Claude Debussy

In 1915, painfully missing the works of French composers from European stages, Debussy decided to revive characteristically French music.

His stalwartness was boosted by his horrification and disgust, similar to the feelings of his fellow countrymen, caused by the presence of Germain soldiers on the streets of Paris – he still had vivid memories of the horrors of the French-Prussian war four decades earlier. He was hoping that the real „musique francaise” reborn following the tracks of great predecessors, Rameau and Couperin could reinforce a bit the manhandled self-esteem of the French. He had planned six sonatas for various instruments but his aggravating illness let him finish three only. The third Sonata in G minor for violin and piano became the last finished piece of his life; the world premiere was held at the Salle Gaveau in Paris on May 5th, 1917. Debussy himself was sitting at the piano and he asked the wonderful young violinist, Gaston Poulet to be his partner. This work – as well as a sonata by César Franck and one by Bartók –  will be played by Attila Falvay and Balázs Fülei in the Klebelsberg Kultúrkúria on March 3rd.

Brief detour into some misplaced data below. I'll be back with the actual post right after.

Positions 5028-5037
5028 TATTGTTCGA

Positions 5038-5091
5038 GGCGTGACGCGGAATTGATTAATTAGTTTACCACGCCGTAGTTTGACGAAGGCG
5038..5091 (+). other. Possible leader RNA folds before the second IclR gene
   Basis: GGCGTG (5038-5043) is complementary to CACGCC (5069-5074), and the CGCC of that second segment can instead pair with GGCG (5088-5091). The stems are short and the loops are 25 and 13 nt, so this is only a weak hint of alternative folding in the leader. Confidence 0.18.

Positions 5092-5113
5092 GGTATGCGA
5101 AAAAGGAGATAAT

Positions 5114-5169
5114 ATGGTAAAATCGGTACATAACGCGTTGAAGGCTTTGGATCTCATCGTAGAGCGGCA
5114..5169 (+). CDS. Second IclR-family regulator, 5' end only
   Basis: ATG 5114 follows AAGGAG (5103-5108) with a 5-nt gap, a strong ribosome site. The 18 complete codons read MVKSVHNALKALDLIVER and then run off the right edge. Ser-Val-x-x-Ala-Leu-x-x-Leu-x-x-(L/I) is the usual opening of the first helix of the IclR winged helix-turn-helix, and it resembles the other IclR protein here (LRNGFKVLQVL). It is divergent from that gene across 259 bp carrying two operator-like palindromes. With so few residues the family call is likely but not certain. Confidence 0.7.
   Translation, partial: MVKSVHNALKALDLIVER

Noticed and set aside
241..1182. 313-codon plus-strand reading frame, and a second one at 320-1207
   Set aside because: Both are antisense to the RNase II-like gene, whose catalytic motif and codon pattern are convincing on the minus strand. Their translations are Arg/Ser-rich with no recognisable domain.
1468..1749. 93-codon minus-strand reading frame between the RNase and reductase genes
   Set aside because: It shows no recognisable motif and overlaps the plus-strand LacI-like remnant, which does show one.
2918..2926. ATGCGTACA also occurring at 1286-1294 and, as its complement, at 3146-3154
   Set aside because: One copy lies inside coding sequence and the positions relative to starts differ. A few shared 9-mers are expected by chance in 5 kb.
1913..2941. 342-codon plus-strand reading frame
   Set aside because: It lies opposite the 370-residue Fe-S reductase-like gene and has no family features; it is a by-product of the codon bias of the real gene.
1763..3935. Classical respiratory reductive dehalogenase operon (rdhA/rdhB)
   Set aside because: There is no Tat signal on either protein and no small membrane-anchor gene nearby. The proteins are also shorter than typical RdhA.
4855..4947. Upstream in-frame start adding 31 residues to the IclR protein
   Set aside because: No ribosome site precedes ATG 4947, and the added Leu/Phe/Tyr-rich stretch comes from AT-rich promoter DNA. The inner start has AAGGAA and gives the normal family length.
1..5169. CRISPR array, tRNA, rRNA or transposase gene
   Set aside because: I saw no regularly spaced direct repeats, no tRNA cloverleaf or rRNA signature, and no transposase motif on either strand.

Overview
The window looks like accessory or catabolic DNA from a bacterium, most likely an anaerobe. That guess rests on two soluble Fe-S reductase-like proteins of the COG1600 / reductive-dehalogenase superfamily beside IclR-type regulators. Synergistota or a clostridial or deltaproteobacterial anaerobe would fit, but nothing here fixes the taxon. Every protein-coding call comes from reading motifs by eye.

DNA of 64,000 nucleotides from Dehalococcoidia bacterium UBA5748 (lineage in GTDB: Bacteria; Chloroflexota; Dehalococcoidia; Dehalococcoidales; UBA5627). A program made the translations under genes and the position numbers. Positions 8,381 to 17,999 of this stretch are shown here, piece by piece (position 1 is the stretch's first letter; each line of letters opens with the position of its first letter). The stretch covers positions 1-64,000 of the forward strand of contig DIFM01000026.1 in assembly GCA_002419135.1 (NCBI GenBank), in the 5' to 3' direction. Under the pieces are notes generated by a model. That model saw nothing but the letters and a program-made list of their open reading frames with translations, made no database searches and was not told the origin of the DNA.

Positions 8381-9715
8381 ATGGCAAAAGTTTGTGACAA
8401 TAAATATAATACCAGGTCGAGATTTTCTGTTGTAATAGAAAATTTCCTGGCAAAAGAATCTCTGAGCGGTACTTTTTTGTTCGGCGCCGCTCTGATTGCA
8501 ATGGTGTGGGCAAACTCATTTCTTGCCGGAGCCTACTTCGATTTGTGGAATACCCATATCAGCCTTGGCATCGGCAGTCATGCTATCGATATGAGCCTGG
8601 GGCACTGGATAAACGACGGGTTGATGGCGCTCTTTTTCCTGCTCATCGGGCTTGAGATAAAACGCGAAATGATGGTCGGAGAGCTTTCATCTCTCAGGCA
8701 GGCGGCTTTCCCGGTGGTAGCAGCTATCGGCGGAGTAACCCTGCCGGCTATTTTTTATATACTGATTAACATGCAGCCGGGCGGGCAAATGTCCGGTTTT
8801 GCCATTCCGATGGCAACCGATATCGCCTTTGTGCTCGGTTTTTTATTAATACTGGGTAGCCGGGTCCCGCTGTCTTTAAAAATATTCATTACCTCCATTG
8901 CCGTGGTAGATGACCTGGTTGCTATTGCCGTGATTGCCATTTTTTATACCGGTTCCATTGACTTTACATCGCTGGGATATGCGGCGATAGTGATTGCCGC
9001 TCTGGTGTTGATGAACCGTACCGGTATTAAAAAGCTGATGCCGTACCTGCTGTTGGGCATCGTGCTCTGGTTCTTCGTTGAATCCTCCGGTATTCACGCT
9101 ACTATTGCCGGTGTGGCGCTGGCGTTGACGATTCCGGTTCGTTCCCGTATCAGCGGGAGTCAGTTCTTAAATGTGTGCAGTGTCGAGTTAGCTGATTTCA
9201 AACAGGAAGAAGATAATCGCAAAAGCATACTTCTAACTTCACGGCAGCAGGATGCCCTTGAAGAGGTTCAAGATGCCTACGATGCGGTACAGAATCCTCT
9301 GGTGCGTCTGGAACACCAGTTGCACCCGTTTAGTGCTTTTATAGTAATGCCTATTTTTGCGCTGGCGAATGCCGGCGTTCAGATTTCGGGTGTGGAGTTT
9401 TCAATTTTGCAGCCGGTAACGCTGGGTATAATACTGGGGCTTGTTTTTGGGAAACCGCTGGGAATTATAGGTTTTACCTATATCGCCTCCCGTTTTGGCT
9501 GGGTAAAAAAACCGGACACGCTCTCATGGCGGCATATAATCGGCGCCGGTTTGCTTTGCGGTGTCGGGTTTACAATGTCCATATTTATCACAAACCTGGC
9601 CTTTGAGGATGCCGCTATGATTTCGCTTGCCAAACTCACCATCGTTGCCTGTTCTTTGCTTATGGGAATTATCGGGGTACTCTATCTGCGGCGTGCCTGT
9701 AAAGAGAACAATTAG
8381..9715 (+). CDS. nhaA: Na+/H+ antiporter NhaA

Cover photo: Claude Debussy

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